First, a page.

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E-M:/ Date: Wed, 16 May 2001 13:31:16 -0500

Enviro-Mich message from Tanya Cabala <tcabala@lakemichigan.org>

Contact:  Tanya Cabala, Lake Michigan Federation, 231-722-5116 or

Press conference scheduled in Lansing on May 17, 2001 to announce new
legislation to protect sand dunes

Dunes Continue to be Destroyed by Mining

Environmental Groups and State Legislators Push for Increased State
Protection of Irreplaceable Natural Resource

Lansing, MI - Two years after the release of the first report on the status
of mining in Lake Michigan dunes, environmental groups are urging the state
of Michigan to move forward quickly to protect one of its most precious
natural assets.  Michigan state legislators Representative Julie Dennis
(D-92nd) and Senator Gary Peters (D-14th) today introduced state legislation
that acknowledges the irreplaceability of the coastal dunes and the
continued threats from mining and calls for a phase-out and ban of mining in
the dunes.  

"Michigan's internationally unique dunes are a tremendously important part
of our state's heritage," said Tanya Cabala, Michigan Director for the Lake
Michigan Federation.  "These irreplaceable land forms deserve our
protection, but the Michigan Department of Environmental Quality (DEQ)
continues to allow their destruction for short-term profit even though
alternatives have been available for decades."  

Lake Michigan houses the largest concentration of freshwater sand dunes in
the world, with the majority located in Michigan. This unique ecosystem
holds a special place in the hearts of Michigan residents-who have lobbied
for years for legislation to protect them-and attracts millions of tourists
annually.  The dunes are an integral part of Lake Michigan's coastal economy
that draws visitors and permanent residents alike to a spectacular blending
of vast, rolling sand dunes towering over the beaches of America's largest
freshwater lake.  Last year, over 700,000 people visited Ludington State
Park in Mason County, and farther north, the magnificent Sleeping Bear Dunes
National Lakeshore annually attracts over a million visitors each year.  

The dunes are a one-of-a-kind land formation. They were created during the
last ice age, over thousands of years, and cannot be replaced once they are
gone. Lake Michigan's sand dunes support plant and animal life that can't be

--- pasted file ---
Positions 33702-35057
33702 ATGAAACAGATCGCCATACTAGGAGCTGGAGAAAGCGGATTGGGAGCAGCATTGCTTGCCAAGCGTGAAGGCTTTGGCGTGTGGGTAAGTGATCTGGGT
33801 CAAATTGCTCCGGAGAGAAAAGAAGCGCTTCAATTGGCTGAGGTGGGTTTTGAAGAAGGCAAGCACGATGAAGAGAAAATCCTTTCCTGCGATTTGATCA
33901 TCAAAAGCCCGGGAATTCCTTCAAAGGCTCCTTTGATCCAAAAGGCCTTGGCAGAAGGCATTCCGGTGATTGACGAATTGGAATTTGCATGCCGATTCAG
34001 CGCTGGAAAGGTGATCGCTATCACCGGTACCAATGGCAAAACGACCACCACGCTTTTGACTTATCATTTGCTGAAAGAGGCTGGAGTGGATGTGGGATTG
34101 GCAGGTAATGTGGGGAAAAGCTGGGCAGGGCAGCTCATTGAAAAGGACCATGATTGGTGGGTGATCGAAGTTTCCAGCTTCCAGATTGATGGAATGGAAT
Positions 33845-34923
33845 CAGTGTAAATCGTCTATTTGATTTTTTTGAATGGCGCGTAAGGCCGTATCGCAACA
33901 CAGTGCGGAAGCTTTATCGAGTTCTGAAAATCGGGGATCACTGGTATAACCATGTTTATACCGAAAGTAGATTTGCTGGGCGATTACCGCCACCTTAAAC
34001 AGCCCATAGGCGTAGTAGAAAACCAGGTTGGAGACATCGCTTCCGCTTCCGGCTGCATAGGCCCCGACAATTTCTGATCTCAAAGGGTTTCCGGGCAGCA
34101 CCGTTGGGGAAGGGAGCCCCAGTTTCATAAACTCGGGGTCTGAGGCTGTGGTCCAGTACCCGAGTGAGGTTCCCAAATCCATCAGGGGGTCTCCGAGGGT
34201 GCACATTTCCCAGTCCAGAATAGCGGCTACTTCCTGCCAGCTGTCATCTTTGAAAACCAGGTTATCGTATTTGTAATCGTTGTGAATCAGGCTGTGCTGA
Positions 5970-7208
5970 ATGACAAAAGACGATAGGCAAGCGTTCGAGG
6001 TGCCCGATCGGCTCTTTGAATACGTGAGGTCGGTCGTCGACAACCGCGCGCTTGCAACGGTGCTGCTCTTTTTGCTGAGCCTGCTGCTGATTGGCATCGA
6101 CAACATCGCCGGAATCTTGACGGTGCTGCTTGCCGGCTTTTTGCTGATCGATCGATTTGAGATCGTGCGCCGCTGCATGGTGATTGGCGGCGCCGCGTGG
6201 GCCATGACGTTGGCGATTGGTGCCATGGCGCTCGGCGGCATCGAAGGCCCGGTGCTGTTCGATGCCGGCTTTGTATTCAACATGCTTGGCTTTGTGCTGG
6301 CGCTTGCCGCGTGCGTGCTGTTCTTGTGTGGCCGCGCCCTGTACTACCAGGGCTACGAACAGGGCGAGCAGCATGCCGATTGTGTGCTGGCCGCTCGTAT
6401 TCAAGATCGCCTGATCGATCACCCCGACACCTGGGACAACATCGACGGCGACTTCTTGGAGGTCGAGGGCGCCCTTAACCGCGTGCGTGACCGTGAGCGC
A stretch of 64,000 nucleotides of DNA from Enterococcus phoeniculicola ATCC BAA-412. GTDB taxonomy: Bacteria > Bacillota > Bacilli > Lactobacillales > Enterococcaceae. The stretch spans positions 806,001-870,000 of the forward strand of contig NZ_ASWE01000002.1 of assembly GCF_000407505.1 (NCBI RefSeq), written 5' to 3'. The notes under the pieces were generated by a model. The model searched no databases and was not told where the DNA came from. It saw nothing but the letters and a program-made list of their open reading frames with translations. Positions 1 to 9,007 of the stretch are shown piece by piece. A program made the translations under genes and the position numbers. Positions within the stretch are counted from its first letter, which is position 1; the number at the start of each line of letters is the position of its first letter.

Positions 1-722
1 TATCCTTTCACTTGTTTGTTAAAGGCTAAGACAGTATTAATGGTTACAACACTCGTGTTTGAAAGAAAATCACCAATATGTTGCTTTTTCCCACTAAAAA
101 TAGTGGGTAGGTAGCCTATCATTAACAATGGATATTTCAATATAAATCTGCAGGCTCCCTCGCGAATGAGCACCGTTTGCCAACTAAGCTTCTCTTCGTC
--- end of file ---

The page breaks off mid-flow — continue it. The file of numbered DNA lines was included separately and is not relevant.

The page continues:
found elsewhere and were the birthplace for the field of ecology. In the
1970s, when the public realized that mining was responsible for the
disappearance of many of these massive dunes that had once been important
local landmarks, they called for legislation that would preserve the dunes.
In 1989, a similar outcry led to further strengthening the law.   

A 1999 report by the Federation concluded that many acres of dunes are not
being protected under the law because of poor enforcement and a strong bias
by the DEQ toward the continuation of sand dune mining.  The report found
over that 50 million tons of sand had been extracted from the coastal dune
system since the state began regulating mining in the dunes in 1976 and that
the sand was being sold for as little as $5 a ton.  Further, 12,000
additional acres of "critical dunes" were at risk because of the state's
refusal to place them under protection.

Since the release of the report, the Federation has established a citizen
sand dune task force, held public meetings on the coast, called for and
testified at sand dune mining permit hearings, and worked to begin sand dune
preservation efforts in coastal communities.  Support for increased state
protection of the dunes continues to grow, but the DEQ continues to
regularly grant permit renewals for mining in the dunes -- seven since the
report release date, and seven scheduled for renewal this year.  The DEQ
also refuses to encourage coastal dune mining operations to pursue inland
sand substitutes or non-sand molds and increase recycling of dune sand used
in foundries.   

According to Charles Davis, President of Preserve the Dunes, a southwest
Michigan group, "Regardless of the public's love for the dunes, the DEQ
stubbornly works to ensure that mining operations are granted permits.  In
1998, Preserve the Dunes sued the DEQ and TechniSand, Inc. over the DEQ's
decision to grant a permit to TechniSand to mine in critical dunes. The
group is appealing a court decision that allows the mining if local permits
are approved.   The Michigan Environmental Council (MEC), a statewide
coalition of organizations working to protect the environment, also supports
more protection of dunes.  "It's time we came up with sand dune policies as
great as the dunes themselves," said James Clift, MEC Policy Director. "This
new legislation will finally end years of neglect of a majestic natural
resource that helps define Michigan.  The people of this state treasure the
dunes and the Legislature should act on their behalf to protect them."
Formed in 1970, the Lake Michigan Federation works to restore fish and
wildlife habitat, conserve land and water, and eliminate pollution in the
watershed of the largest lake within the United States.  This is achieved
through education, research, law, science, economics and strategic

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